Rent (not the musical)
Recently, I was at Target, and I saw a stainless steel toilet bowl brush.
The first thing that I thought was, “I want that one – it’s so nice and shiny.” Then, I thought, “It’s too expensive – I’ll just buy this plastic one for $2.99.” And I did.
See, stainless steel toilet bowl brushes are designed for home-owners, people who never move, people who do not have to think about spending $15 on something that in a few short months, they will just want to throw away – because who is actually going to lovingly pack up something designed to scrub feces?
I am an unrooted, unfettered, tumbleweed of a girl. I have never owned a home – at the rate I’m going, I may NEVER own a home – and in the past 11+ years, the longest that I’ve ever stayed in one domicile is TWO. ENTIRE. BLISSFUL. YEARS. in a studio in the Wallingford neighborhood in Seattle (in Washington, in the United States, in the world). It was a 1920s building, with crystal doorknobs and coved ceilings and hardwood floors. Shoot, I loved that place.
But prior to that, and ever since then, I have moved every 12 months or less.
My constant moving, nomadic lifestyle, and sporadic homelessness have led to the occasional identity crisis, the random revelation, and the frequent emotional breakdown to my mother.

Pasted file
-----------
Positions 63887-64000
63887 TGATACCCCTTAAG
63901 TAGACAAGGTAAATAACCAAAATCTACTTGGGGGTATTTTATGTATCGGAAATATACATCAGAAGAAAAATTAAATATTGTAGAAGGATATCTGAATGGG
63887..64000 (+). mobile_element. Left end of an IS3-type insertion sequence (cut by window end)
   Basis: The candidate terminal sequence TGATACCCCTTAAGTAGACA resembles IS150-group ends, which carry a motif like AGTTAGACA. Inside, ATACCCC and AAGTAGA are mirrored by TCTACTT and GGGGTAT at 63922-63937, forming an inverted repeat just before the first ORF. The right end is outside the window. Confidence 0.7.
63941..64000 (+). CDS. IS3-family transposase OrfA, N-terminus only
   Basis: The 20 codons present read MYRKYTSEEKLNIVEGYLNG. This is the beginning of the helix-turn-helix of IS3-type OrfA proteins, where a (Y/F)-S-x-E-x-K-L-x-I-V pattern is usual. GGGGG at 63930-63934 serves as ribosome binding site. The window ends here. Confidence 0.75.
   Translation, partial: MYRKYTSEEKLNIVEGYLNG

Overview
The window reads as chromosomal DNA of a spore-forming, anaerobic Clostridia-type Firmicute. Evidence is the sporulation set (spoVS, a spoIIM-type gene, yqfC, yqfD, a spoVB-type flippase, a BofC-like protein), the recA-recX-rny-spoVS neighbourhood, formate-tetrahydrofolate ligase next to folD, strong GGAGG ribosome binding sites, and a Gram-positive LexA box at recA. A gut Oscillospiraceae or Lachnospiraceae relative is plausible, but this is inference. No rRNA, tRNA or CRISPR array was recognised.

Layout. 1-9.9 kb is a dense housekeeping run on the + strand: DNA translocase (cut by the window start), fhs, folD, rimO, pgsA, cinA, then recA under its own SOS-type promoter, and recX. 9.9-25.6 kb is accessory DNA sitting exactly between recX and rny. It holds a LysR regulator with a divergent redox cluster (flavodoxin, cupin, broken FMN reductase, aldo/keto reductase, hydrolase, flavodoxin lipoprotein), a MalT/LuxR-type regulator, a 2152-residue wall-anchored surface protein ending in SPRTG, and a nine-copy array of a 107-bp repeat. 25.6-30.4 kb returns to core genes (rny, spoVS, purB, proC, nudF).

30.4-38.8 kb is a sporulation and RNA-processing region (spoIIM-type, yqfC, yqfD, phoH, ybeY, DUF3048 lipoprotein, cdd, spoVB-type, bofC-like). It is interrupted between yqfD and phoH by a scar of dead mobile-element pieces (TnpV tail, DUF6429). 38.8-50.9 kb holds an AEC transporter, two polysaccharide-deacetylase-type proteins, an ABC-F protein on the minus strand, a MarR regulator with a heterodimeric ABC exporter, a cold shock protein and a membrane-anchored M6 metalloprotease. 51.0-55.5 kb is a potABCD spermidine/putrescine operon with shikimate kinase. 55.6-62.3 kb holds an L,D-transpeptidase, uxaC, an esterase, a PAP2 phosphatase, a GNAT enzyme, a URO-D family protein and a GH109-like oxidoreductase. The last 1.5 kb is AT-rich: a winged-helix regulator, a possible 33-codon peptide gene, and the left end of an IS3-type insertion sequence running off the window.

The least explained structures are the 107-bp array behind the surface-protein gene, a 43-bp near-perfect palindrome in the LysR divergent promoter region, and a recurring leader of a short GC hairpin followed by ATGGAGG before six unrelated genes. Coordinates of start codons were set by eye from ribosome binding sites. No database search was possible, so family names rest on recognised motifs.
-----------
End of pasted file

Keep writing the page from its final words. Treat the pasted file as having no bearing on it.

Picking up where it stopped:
But while I have a deep soul-ache for a sense of rootedness and home (oh mercy, do I ever), there are a lot of great things that come along with being a gypsy of a renter.
When the hot water heater breaks, someone else fixes it. When the window needs replacing, someone else does it. When the horrible neighbors raise their ugly voices, you just move. When your mom gets cancer, you just head to Colorado. When the housing market crashes, you just don’t even care. You never need to talk about the most boring terms imaginable like “HOA” or “APR” or “HUD” because when you ask yourself “WWJD,” you realize he would just wander the earth loving people*.
Some people think of renting as “throwing money away”; I call renting “exchanging money for freedom and flexibility.”
Maybe someday, I’ll find myself in a situation/season/city where buying a home would make sense – and in that event, I hope that the house has a breakfast nook and plenty of closet space and at least one interior brick wall. But for now, I rent.
And at least this way, I don’t find myself justifying $15 on a toilet bowl brush. Seriously, America.
*Not solid logic when it comes to renting vs. buying. But definitely a truth, in and of itself.